Traffic

3 August 2013.

To our knowledge, Collier-Hughes applications for Permits 1353 and 1354, at the end of 24th Avenue SE, Naples does not yet have a traffic impact study.  We have been told that, at sometime subsequent to citizen public comments before the Collier County Board of County Commissioners on June 25 or Joe Mulé and Don Loritz’ appearance on Naples Newsmakers on July 17, Collier County did initiate a traffic impact study.

The problems are the following:

A typical, modest Sunniland Trend oil well produces about 200 bbl of crude per day.  This is about 80,000 pounds.  A typical, maximum-sized crude tanker truck is an 18-wheeler with a loaded weight of 80,000 pounds.  Thus if the well at 24th Ave. SE is a typical Sunniland Trend well, it will produce one maximum-sized tanker truck of crude per day.  If modern, enhanced oil recovery techniques enable the well to double typical Sunniland production, it will produce two tanker trucks per day.

According to a 1994 GAO study citing the National Association of State Highway and Transportation Officials, the road wear caused one 80,000 pound 18-wheeler is equivalent to that caused by 9,600 passenger cars.

It is 8 miles from 24th Ave. SE to Oil Well Road along DeSoto Blvd.  DeSoto Blvd. is currently a country road with no shoulder, no sidewalks, and only 3/4″ of asphalt.  The road is manifestly  inadequate for 9,600 passenger cars per day, let alone 19,200 (if well production doubles).  A typical Collier County road costs between $2 million and $4 million per mile.  Therefore the cost of bringing DeSoto Blvd. up to code for oil production will approach $20 million.  By code, this cost “Roads that used to have five vehicles a week now have a hundred trucks rolling on them in a day, or an hour. So it’s a pretty significant change,” he says. The trucks DeWitt County, (like the one heard in the audio version of this story rolling down a rutted road) are going to and from drilling rigs. In the past several years, energy companies have been drilling thousands of new oil and gas wells here and elsewhere in Texas. The drilling operations use truckloads of water, sand and chemicals. According to TxDOT, drilling the average well now requires over a thousand truck trips.should not be borne by county or state taxpayers; the should be born by the developer (Collier-Hughes).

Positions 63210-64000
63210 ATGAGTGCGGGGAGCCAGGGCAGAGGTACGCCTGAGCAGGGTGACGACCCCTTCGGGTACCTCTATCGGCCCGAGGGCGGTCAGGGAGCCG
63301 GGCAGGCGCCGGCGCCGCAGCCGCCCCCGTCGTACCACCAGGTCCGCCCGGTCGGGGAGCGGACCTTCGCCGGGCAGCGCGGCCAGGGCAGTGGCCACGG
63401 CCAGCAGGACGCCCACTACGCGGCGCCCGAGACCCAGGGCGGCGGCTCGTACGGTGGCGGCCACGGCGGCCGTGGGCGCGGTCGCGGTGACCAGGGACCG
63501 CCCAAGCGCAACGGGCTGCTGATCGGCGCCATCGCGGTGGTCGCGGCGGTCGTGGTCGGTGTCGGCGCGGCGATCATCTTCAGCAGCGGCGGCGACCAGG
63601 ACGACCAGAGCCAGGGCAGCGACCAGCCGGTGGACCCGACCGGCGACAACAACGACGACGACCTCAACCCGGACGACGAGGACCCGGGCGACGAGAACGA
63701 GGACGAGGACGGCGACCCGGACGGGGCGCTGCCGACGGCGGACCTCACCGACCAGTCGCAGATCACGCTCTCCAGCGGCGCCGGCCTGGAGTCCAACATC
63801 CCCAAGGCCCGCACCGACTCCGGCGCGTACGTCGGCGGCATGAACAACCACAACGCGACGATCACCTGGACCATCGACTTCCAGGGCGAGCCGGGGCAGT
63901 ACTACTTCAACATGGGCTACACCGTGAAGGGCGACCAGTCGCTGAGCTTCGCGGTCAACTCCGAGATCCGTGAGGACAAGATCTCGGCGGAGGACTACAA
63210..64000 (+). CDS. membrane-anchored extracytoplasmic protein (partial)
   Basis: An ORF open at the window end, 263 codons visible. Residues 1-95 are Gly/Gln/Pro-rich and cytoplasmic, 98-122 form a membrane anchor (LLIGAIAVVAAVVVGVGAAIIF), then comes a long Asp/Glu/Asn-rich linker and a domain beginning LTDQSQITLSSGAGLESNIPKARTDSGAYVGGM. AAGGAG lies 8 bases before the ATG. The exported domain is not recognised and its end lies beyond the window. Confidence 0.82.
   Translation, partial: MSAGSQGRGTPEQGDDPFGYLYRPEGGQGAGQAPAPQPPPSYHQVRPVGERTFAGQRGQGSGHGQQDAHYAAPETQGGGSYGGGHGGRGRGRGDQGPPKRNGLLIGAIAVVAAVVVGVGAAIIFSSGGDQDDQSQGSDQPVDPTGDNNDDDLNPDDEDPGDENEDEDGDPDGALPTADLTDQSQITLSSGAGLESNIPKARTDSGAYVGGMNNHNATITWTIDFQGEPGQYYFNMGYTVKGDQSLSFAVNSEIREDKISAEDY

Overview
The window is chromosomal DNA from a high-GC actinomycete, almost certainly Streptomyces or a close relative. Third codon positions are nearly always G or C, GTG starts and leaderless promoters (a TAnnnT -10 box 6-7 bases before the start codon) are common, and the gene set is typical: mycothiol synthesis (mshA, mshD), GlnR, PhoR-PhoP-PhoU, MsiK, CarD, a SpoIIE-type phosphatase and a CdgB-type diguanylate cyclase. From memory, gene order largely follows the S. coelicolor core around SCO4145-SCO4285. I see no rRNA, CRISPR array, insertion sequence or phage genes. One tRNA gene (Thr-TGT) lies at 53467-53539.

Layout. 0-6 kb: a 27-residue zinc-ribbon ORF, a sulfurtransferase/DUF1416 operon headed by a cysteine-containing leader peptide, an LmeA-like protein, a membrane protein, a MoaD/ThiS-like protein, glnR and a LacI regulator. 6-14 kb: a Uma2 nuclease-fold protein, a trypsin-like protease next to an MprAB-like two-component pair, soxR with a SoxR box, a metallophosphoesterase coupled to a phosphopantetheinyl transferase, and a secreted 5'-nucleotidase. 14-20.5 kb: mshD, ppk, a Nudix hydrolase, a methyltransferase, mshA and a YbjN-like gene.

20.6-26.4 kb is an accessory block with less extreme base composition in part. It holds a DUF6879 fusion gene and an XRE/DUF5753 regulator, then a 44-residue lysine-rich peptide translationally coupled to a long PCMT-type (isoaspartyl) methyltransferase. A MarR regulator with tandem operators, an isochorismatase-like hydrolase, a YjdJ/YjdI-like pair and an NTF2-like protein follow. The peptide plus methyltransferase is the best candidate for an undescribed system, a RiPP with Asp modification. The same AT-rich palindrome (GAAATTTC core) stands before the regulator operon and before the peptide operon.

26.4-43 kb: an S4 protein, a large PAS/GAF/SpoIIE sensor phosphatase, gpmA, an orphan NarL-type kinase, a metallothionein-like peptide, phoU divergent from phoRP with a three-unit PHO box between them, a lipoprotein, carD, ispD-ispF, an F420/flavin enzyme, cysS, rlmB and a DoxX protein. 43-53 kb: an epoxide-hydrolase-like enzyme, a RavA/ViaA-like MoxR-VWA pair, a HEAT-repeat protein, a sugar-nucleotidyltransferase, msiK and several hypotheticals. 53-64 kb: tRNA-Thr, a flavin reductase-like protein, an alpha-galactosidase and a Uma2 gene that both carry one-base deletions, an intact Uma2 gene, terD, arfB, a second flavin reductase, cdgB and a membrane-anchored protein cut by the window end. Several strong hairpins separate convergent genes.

Preserve Our Paradise, Inc. and/or other public interest organizations should be prepared to sue Collier County if these provisions of the County Land Development Code are not enforced.

 


TxDOT Plans to Convert Some Roads to Gravel   — Texas officials requested an additional $1.6 billion to address road damage from energy sector development. During the regular legislative session that ended in May, lawmakers found the agency $200 million a year for its overall roadwork and a one-time $500 million infusion for energy development-related issues.

Roads Killed: Texas Adds Up Damages from Oil Drilling  — “Roads that used to have five vehicles a week now have a hundred trucks rolling on them in a day, or an hour. So it’s a pretty significant change,” he says. The trucks DeWitt County, (like the one heard in the audio version of this story rolling down a rutted road) are going to and from drilling rigs. In the past several years, energy companies have been drilling thousands of new oil and gas wells here and elsewhere in Texas. The drilling operations use truckloads of water, sand and chemicals. According to TxDOT, drilling the average well now requires over a thousand truck trips.

 

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